The cabin was built in 2001 and we put the base a couple of feet off the ground set on six large sandstone boulders as poplar on the ground rots in no time. So twenty years later and no sign of rot. Cut the floor and rafters with a Lucas Mill but the 40 poplar logs were put together with the old full scribe method, using old tools, mainly axes and draw knives and scribers.
Not a nail in the walls.
My father was always thinking of my future bless him and the other things he planted were a load of pine trees for pit props in the coal mining industry, of which the was still a fair amount in the `1950s, but come the Millenium,,,,,,,,,,,,,,,,,,,,!!
I do not think that there is one pit left here today. But planning for the future with tree planting is very fickle.
 
Urbicide

Urbicide

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Never inform the insurance company about a potential problem on your property.
I agree. If a tree falls during a storm, it is considered an act of God. If you are inquiring about a specific potential problem tree, then that takes God out of the equation. It makes you liable, since you are aware of a potential issue that existed & did not act upon it before hand. If you have a neighbor with a potentially hazardous tree, & the tree falls on your fence, car, house, etc., that falls under the Act of God, & you and your own insurance company have to deal with it. However, if your neighbor is made ware of the fact, & fails to act accordingly, then they are on the hook. For this, you would have to be able to prove that they were informed, in court if necessary. Of course, if they don't have insurance, they probably won't have the cash, & you will end up having to file a claim with your own insurance provider.
 
Dangerous

Dangerous

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I agree. If a tree falls during a storm, it is considered an act of God. If you are inquiring about a specific potential problem tree, then that takes God out of the equation. It makes you liable, since you are aware of a potential issue that existed & did not act upon it before hand. If you have a neighbor with a potentially hazardous tree, & the tree falls on your fence, car, house, etc., that falls under the Act of God, & you and your own insurance company have to deal with it. However, if your neighbor is made ware of the fact, & fails to act accordingly, then they are on the hook. For this, you would have to be able to prove that they were informed, in court if necessary. Of course, if they don't have insurance, they probably won't have the cash, & you will end up having to file a claim with your own insurance provider.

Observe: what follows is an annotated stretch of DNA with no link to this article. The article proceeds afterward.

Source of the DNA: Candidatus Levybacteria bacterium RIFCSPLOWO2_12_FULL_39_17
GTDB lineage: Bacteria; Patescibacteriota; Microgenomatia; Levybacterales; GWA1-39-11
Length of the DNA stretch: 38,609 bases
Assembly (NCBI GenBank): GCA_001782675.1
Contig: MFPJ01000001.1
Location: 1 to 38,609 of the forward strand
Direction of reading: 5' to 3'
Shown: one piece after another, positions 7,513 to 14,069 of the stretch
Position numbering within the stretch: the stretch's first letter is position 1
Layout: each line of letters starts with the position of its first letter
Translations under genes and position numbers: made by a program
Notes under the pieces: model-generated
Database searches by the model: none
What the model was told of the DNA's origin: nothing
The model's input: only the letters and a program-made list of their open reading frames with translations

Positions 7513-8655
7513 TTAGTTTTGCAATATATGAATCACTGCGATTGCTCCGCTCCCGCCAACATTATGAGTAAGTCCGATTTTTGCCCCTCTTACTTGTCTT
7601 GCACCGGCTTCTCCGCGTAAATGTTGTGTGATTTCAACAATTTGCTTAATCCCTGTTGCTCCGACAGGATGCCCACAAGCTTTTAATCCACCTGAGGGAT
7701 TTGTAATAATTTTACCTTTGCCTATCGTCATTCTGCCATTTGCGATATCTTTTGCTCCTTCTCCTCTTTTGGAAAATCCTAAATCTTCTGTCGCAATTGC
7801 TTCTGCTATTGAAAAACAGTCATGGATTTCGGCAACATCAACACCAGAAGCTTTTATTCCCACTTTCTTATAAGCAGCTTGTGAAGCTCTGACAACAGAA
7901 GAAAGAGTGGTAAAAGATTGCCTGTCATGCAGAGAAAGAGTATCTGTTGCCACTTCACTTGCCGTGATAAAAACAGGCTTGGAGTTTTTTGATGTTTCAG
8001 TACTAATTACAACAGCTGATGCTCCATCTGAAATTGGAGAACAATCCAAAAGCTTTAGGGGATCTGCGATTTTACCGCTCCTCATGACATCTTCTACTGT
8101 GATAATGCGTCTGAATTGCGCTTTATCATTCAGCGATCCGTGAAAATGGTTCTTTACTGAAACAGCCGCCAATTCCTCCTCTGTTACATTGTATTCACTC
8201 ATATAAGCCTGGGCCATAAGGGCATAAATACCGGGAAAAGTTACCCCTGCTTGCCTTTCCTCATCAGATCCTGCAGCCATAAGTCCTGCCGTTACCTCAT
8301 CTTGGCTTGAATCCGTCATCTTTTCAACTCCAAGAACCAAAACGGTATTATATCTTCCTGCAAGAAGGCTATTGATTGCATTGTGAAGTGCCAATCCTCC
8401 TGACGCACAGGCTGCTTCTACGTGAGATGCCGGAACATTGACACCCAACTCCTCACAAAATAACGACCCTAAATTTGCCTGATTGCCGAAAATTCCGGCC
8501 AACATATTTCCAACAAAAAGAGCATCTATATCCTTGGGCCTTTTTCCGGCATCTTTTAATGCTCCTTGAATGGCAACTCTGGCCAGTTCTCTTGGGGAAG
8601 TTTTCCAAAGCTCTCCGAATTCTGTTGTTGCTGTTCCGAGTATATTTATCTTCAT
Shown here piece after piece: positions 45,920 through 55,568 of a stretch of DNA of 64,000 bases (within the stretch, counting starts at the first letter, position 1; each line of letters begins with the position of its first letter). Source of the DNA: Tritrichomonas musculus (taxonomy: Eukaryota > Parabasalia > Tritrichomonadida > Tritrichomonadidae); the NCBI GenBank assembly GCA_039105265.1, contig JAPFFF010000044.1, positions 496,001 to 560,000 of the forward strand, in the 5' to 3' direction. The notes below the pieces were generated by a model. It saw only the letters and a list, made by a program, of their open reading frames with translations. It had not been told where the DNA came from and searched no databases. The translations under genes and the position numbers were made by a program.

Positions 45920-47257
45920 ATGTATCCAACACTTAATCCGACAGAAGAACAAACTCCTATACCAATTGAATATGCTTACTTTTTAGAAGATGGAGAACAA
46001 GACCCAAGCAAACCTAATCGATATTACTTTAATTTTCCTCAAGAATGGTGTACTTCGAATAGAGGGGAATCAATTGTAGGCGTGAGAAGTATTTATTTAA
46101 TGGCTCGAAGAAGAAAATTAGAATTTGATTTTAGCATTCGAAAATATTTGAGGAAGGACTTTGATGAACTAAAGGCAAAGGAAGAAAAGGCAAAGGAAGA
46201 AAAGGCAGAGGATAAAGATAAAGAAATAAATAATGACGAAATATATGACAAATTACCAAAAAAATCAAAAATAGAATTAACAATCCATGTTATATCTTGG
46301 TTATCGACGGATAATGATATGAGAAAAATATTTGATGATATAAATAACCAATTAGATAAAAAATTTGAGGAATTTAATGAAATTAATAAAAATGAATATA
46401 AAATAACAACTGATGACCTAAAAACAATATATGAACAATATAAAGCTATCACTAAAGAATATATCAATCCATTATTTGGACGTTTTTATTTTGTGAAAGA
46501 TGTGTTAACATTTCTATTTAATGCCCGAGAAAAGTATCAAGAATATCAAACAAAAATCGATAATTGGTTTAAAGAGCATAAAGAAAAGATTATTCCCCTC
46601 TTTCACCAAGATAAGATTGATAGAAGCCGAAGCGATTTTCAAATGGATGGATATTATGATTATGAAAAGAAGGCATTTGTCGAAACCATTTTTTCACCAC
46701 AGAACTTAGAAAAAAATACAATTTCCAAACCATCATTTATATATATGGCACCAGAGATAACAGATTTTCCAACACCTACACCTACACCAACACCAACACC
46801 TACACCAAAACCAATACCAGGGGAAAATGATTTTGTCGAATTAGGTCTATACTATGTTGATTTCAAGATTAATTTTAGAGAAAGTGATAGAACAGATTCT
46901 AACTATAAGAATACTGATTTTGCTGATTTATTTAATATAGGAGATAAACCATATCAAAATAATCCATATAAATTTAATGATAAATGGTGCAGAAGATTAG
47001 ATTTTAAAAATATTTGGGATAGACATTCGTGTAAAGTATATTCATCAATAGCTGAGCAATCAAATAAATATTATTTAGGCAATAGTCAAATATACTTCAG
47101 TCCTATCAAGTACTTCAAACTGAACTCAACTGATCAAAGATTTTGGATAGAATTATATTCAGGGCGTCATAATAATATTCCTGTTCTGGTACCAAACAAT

Often the insurance seller is an Independant agent and will answer general questions after all you are his customer he can give his candid opinion.
But to contact the insurance company proper might be a mistake as others have pointed out.
 
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lwmibc

lwmibc

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Had one near the house on the place I owned from 1976 to 2004 in the Fraser Valley in BC; never gave it a second thought as to it being dangerous, a solid well-rooted tree. It was fairly mature when I bought the place, dated from around 1953 from the lot survey history. It's still there and doing just fine, last I checked.

https://plants.ces.ncsu.edu › plants › liriodendron-tulipifera